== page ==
Wednesday, April 28, 2010

How Does Your Garden Grow?

I'm a reluctant gardener at best, driven more by the desire to have a lovely yard than love of the plants. When I complain that I killed yet another lovely, sometimes even "hardy" specimen, my sister asks, "Did you talk to it?" I must reply, "Yes, I tried. I yelled at it." Then she says, "Well, there you go. That's why it died. You've got to talk nicely to your plants."

Whether or not my plants die because they can feel my negative vibes approaching or for some other reason, this year promises to be a better year. If these photos are any indication of the prolific beauty that's to come, then we're in for a treat:

The Herb Patch: Oregano, Chives, volunteer wild flowersThe small herb patch:
Oregano and Chives
with volunteer coneflower
and yarrow, not yet in bloom.

Grandmother's IrisesMy grandma's irises.
Well, they're my irises,
descended from bulbs taken from
Grandma Cille's garden years and years ago.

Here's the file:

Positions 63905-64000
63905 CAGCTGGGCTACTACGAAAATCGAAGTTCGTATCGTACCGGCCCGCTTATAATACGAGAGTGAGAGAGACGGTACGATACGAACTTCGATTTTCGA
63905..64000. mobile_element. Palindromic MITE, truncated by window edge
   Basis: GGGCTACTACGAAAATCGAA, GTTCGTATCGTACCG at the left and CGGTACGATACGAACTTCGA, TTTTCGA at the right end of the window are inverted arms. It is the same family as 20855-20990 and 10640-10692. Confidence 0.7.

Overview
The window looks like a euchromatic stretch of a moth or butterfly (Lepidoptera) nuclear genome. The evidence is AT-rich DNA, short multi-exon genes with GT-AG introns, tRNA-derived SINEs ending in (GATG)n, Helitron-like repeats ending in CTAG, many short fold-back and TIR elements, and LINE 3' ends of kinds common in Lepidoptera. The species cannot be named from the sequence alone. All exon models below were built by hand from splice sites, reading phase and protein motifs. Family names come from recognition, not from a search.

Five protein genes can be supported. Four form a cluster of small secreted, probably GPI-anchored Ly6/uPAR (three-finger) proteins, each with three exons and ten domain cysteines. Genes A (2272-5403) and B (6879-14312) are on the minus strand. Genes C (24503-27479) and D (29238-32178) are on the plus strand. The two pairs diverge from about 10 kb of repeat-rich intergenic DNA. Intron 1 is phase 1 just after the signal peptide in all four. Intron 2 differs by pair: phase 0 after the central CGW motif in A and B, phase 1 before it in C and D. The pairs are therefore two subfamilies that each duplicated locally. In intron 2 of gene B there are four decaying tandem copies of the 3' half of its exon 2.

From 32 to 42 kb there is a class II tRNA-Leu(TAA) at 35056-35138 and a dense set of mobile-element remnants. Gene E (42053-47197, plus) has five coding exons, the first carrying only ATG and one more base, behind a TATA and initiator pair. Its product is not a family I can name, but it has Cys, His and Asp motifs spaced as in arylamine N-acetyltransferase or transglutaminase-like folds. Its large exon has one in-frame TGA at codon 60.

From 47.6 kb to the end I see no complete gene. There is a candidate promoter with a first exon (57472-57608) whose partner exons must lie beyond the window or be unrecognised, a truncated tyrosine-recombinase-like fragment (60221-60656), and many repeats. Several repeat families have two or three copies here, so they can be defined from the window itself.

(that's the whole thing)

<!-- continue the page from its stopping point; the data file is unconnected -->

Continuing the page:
We've had spotty blooms in years past,
but this year, every plant seems to have
multiple blooms.

ColumbineI've been trying to get columbines to grow for years,
and just when I had given up, neglecting the thing
all through one hot drought-ridden summer, finally,
one the puny thing is loaded with pink and white

RaphaelAnd this one I just threw in for fun.
My big fat tabby, Raphael, is quite the stalker.
It looks like he's peeking over the rim of the
picture, being all sneaky.

Wednesday, April 21, 2010

It's been a while . . .

. . . so I suppose I ought to jot down a few things. Life has been good. How many people get to say that? Not enough, I guess. I've finished a ten-week long Bible study that was so intensive that it took up my mornings. I had to learn to let go of less important things, including my writing. I squeezed in a few words now and then, but progress has continued to be slow. Though I must say, it's been liberating to take a step back, breathe, and put things into perspective. Personal growth has been the surprise and the blessing of the season. The novel will be there in the morning, and I'd rather live this life in a spirit of peace and confidence than in one of frustration, driven by self-consuming goals. The novel will be there in the morning.

The guilt for not working on it every second of every day, of not finishing it sooner, will not be there. And that's a relief. Even those of us with enviable lives have wounds, many self-inflicted, some not. It's good to find healing at long last.